Hugh Neave

Hugh Neave

Hugh was born August 24, 1922 to Harold and Agnes Neave in Macklin Saskatchewan, and lived on the Eye Hill Creek, in Evesham. Hugh was never given a middle name, because his parents didn’t think he would live that long. (he sure fooled them!) Hugh always had a special love for his old home town. Hugh was born a Quaker, lived most of his life as an Anglican, but was always a Christian….and his faith was very important to him.

As a young man, Hugh, Peter and their sister Ruth contacted Typhoid Fever and were real sick. They spent a lot of time in the Macklin Hospital, where Ruth succumbed to the fever.

In 1941 after getting depressioned out, dried out, and grasshoppered out, the family packed up and moved to Ootsa Lake to take over a trading post. The trading post deal fell through, and after staying with the VanTines for an extended time they decided to head back to Saskatchewan. While crossing the lake they heard from the Captain on the ferry about the Farmers Institute store on the north side and that the institute was looking at getting out of the store business. The family purchased the business and stayed at Francois Lake.

Hugh met the youngest daughter of John and Alice Keefe who were one of the south side first settlers and married Josephine Marie on September 10, 1949.

Hugh and Jo had two sons and two daughters, Richard, Marie, Mark and Kathy. The house they lived in was the large frame house with a wide veranda that was built in 1920, it was perched on the hill above the ferry landing and was always filled with friends and family.

Hugh ran a taxi service from 1947 to 1965 between Ootsa, Burns, and Tahtsa Lake. Hugh had many stories of special trips, with the longest trip being to Kamloops. He even delivered a baby!

Hugh also worked in the store with his folks until he and Jo took the business over. He delivered groceries to elder neighbours and others who couldn’t drive. He delivered to Colleymount, Tchesinkut Lake, Brown Road and East Francois.

After Neil Kelley stepped down as community spokesperson Hugh took over as m/c for many local events such as Christmas Concerts, May Days, etc. Bobby Saul nicknamed Hugh “The Mayor of Francois Lake”, but Mom called him “Major Hoople”!

Hugh was a member of the Choir, Community Development Association, Chamber of Commerce, Local Church Board, Tax Assessment Review Board, Saddle Club, Farmers Institute, Fall Fair, Legion, Sons of Norway (for Jo) and many others.

By example, Hugh was a teacher, mentor and coach. He taught etiquette, respect and how to be a gentleman to many.

Hugh was a cowboy, horse trader, horse trainer and loved all animals. He enjoyed his quite time doing barn chores, even milking the cow. Hugh hayed up into the late sixty’s still using a team of horses, which was a thrill for the “resort kids” who spent their summers at Francois Lake. Hugh’s brother Peter always said that Hugh might not remember someone’s name, but he would remember the name, the colour of their horse and if it was a good or not!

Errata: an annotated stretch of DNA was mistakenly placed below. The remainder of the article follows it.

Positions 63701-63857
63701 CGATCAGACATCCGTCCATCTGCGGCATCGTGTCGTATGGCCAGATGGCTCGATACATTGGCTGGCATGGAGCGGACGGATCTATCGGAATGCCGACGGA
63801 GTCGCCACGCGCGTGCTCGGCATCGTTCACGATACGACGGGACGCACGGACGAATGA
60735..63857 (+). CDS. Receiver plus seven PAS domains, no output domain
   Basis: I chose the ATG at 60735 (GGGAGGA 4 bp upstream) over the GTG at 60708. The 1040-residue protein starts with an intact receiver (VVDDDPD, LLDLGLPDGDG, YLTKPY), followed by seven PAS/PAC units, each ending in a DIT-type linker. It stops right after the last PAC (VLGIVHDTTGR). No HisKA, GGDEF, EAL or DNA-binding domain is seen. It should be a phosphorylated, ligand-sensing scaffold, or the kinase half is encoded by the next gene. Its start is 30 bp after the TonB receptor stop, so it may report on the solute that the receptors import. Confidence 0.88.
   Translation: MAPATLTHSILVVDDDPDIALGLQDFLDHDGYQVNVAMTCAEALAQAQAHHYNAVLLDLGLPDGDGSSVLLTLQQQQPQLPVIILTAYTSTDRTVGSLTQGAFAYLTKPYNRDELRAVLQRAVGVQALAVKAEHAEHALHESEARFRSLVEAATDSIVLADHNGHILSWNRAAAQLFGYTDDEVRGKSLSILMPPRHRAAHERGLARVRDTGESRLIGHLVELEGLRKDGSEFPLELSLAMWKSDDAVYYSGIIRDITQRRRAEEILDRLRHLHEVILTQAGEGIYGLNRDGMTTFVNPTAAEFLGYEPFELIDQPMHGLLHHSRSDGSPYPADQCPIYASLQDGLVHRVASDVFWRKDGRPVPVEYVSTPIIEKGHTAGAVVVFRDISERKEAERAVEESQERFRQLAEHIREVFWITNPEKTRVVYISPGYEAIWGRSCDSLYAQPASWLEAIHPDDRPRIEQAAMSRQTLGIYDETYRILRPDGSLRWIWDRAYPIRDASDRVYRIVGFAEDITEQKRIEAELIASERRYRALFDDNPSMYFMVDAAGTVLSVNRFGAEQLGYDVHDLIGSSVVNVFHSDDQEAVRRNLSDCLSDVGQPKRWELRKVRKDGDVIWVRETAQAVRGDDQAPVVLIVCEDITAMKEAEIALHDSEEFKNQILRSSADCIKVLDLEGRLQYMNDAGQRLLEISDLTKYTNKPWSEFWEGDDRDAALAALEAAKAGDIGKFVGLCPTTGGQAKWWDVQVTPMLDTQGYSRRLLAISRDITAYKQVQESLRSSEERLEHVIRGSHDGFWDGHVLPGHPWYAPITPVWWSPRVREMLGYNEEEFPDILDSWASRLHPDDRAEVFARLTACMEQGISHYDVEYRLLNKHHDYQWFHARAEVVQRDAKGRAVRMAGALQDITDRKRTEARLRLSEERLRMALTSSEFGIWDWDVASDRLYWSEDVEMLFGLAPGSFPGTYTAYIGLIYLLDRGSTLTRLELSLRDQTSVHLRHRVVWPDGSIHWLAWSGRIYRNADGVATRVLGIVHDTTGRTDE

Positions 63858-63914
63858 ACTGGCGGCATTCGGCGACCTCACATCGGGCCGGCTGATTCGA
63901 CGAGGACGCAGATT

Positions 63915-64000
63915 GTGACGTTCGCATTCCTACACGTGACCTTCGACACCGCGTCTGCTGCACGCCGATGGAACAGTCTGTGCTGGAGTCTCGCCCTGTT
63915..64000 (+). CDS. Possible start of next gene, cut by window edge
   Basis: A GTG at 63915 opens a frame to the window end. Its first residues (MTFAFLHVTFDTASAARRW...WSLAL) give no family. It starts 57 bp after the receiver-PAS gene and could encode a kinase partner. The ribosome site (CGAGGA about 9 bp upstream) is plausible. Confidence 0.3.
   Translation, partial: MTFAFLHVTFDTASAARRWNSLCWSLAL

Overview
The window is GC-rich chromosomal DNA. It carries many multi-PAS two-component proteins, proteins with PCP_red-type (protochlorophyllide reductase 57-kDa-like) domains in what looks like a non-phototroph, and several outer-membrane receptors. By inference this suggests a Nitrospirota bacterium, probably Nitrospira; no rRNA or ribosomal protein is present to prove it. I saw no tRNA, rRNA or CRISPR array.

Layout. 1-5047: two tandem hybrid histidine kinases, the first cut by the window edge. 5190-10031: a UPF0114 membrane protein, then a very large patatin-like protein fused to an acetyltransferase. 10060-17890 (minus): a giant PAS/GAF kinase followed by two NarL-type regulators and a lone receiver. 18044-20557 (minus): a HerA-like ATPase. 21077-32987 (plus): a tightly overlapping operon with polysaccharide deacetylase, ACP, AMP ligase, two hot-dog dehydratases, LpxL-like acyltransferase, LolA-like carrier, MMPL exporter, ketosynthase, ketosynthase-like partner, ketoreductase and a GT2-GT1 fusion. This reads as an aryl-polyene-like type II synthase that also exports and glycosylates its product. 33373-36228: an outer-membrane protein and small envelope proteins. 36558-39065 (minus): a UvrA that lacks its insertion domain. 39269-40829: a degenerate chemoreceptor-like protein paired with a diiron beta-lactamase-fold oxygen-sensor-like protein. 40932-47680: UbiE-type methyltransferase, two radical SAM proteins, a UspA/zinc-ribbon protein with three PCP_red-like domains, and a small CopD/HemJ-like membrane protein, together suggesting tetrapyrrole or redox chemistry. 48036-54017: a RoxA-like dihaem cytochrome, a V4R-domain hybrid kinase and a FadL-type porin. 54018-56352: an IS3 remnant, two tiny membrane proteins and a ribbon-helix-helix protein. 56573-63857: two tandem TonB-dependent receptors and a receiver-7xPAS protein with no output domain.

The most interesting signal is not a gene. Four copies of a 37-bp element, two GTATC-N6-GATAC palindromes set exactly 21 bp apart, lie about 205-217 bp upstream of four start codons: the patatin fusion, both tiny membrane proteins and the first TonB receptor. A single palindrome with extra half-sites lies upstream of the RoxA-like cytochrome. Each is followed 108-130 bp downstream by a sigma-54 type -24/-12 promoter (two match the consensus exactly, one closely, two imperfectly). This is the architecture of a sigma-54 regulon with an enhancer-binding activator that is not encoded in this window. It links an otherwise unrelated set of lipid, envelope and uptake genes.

Memories of our Dad; cooking school day breakfasts which sometimes included fried kippers, telling us wonderful stories at bed time, and just being a good Dad.

Memories of our Grandpa are traveling to each home on Sunday morning to read bible stories and sing songs. Reading the Christmas story every year, every family meal started with Grandpas Grace and everyone in the family has to have “grandpas cheese” on their hamburgers!

Grandpa had the ability to make each and every child feel that they were special.

Hugh always had a great appreciation for woman, horses and food! Every meal was the “best that he ever had”, and his favorite was always the dessert….

Hugh loved his music. He played piano, banjo, violin, harmonica but his favorite was his guitar. Hugh played in a couple of bands, jam sessions and talent shows and most recently with his buddies in Lone Spur. His niece Renay of the June Bugs put one of his poems to music and it was recorded.

Hugh also had a love for poetry; He enjoyed writing and reciting his own as well as many classics…including his favorite…the Legend of Sam Magee.

Hugh really enjoyed writing for the newspaper with news from the community and in the latter years reminiscing about days gone by. He always said at the end of his articles….”God loves you and so do I” and he meant it.

Hugh was quite a traveler, he traveled in parts of the US, to Holland, Ireland, England, Germany, Denmark and France- he didn’t think the French were very friendly, but then, his heart was in Saskatchewan.

Jo passed away in February 2010….taking a big piece of Hughs heart with her. He put in some time at the Tweedsmuir House as well as the Pines, and now to everyones relief is finally at home with Jo again.

Hugh hated to say goodbye… when his family were leaving he always said Vaya con dios (go with God). So, as a last message from Hugh to you all…. Vaya con dios my friends.

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